The system 20 generally includes a computer 22, a camera structure 24 with a first camera unit 26, a second camera unit 28 and an optional trigger device 30, a golf ball 32 and a golf club 33. The system 20 is designed to operate on-course, at a driving range, inside a retail store/showroom, or at similar facilities.

In a preferred embodiment, the camera structure 24 is connected to a frame 34 that has a first platform 36 approximately 46.5 inches from the ground, and a second platform 38 approximately 28.5 inches from the ground. The first camera unit 26 is disposed on the first platform 36 and the second camera unit 28 is disposed on the second platform 38. As shown in FIG. 2, the first platform 36 is at an angle {acute over (α)}1 which is approximately 41.3 degrees relative to a line perpendicular to the straight frame vertical bar of the frame 34, and the second platform 38 is at an angle {acute over (α)}2 which is approximately 25.3 degrees relative to a line perpendicular to the straight frame vertical bar of the frame 34. However, those skilled in the relevant art will recognize that other angles may be utilized for the positioning of the cameras without departing from the scope and spirit of the present invention.

As shown in FIG. 2B, the platforms 36 and 38 are preferably positioned such that the optical axis 66 of the first camera unit 26 does not overlap/intersect the optical axis 68 of the second camera unit 28. The optical view of the first camera unit 26 is preferably bound by lines 62a and 62b, while the optical view of the second camera unit 28 is bound by lines 64a and 64b. The overlap area defined by curves 70 is the field of view of the system 20.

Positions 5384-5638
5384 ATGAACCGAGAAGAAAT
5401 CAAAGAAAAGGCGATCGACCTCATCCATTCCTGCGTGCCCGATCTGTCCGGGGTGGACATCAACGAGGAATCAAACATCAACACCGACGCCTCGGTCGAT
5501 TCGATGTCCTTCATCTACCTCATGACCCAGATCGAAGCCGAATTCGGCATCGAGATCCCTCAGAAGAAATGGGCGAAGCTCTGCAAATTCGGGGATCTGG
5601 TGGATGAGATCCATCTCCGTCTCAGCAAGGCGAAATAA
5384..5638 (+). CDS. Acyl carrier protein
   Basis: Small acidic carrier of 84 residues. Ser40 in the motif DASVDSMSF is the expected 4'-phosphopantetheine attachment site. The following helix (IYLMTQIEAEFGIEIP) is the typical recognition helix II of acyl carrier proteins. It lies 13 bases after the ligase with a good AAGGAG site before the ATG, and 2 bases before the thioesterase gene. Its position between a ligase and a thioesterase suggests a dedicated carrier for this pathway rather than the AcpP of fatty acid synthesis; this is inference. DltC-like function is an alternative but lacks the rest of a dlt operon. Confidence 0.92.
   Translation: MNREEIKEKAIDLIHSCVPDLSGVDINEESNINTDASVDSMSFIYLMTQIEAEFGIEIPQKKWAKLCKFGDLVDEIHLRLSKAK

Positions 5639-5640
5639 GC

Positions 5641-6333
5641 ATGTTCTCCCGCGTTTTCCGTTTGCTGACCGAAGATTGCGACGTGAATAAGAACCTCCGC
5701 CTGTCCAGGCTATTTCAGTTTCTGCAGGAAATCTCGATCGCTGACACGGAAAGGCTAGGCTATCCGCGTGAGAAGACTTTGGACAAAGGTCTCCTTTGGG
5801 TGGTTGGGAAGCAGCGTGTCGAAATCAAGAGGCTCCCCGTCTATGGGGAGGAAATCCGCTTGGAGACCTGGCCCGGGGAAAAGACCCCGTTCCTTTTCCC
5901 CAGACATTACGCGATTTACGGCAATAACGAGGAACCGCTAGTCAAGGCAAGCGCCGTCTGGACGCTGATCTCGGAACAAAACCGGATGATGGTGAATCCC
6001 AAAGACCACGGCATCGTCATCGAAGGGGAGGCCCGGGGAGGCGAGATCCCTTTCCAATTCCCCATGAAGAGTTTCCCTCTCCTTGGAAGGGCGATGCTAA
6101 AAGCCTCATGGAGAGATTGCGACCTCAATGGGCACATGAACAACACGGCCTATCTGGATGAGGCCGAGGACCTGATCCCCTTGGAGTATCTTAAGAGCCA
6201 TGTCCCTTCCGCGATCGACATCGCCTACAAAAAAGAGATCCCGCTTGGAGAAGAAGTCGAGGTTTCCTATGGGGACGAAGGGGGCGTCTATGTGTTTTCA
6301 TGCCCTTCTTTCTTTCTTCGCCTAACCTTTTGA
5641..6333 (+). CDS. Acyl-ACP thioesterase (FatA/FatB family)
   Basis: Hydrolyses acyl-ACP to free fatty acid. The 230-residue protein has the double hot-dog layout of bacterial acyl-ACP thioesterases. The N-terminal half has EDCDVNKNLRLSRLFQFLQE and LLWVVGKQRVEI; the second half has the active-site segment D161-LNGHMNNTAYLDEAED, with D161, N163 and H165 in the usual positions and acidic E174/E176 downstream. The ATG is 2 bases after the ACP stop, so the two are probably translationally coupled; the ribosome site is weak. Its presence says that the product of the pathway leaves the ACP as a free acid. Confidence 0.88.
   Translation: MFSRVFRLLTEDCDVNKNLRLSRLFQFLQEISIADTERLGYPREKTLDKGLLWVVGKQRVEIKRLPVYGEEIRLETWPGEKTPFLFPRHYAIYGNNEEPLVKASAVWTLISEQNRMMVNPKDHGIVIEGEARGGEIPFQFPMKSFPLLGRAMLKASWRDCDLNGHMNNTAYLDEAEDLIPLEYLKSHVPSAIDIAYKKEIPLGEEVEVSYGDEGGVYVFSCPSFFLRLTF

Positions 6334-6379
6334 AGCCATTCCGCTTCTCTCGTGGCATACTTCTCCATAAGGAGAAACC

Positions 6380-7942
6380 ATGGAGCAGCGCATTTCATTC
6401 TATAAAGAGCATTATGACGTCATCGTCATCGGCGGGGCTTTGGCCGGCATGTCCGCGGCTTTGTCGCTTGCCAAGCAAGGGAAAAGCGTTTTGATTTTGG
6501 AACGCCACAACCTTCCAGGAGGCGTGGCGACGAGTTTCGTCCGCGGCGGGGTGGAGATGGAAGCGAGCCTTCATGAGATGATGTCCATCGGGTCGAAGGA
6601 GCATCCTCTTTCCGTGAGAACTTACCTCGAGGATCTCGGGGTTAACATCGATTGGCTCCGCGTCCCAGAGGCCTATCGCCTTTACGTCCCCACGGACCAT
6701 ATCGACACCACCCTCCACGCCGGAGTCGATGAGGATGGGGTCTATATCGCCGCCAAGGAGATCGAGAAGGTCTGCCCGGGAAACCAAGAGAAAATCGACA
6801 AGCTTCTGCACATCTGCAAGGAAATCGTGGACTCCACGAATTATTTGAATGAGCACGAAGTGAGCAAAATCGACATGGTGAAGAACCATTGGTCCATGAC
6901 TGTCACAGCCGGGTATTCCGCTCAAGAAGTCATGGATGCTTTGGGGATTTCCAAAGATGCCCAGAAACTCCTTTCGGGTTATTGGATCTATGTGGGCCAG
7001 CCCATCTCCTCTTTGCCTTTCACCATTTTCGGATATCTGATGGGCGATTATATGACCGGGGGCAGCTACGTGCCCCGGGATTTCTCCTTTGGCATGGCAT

The first camera unit 26 preferably includes a first camera 40 and optional flash units 42a and 42b. The second camera unit 28 preferably includes a second camera 44 and optional flash units 46a and 46b. A preferred camera is a complementary metal oxide semiconductor (“CMOS”) camera with active pixel technology and a full frame rate ranging from 250 to 500 frames per second.

The optional trigger device 30 includes a receiver 48 and a transmitter 50. The transmitter 50 is preferably mounted on the frame 34 a predetermined distance from the camera units 26 and 28. The golf ball is preferably placed on a tee 58. The golf ball 32 is a predetermined length from the frame 34, L1, and this length is preferably 38.5 inches. However, those skilled in the pertinent art will recognize that the length may vary depending on the location and the placement of the first and second camera units 26 and 28. The transmitter 50 is preferably disposed from 10 inches to 14 inches from the cameras 40 and 44.

The data is collected by the cameras and preferably sent to the computer 22 via a cable 52 which is connected to the receiver 48 and the first and second camera units 26 and 28. The computer 22 has a monitor 54 for displaying images generated by the first and second camera units 26 and 28.

The field of view of the cameras 40 and 44 corresponds to the CMOS sensor array 100. In a preferred embodiment, the CMOS sensor array 100 is at least one megapixel in size having one thousand rows of pixels and one thousand columns of pixels for a total of one million pixels.

As shown in FIG. 4, a CMOS sensor array 200 preferably has one million active pixels 205. Each active pixel 205 is capable of acting as a single camera to provide an image or a portion of an image. As shown in FIG. 5, the field of view 100 corresponds to the full frame sensor array 200, which preferably operates at a minimum frame rate ranging from 250 to 500 frames per second, however, it may have a frame rate as low as 30 frames per second. At this frame rate, the CMOS sensor array is monitoring the field of view at a rate of 250-500 times per second and is capable of creating images at 250 to 500 times per second. The CMOS sensor array 200 preferably has one thousand columns of active pixels 205 and one thousand rows of active pixels 205. In a preferred embodiment, the field of view 100 is large enough to capture pre-impact golf club information and post-impact golf ball information. However, those skilled in the pertinent art will recognize that the field of view 100 may be adjusted to focus on any particular action by the golfer such as only pre-impact information, putting information, and the like.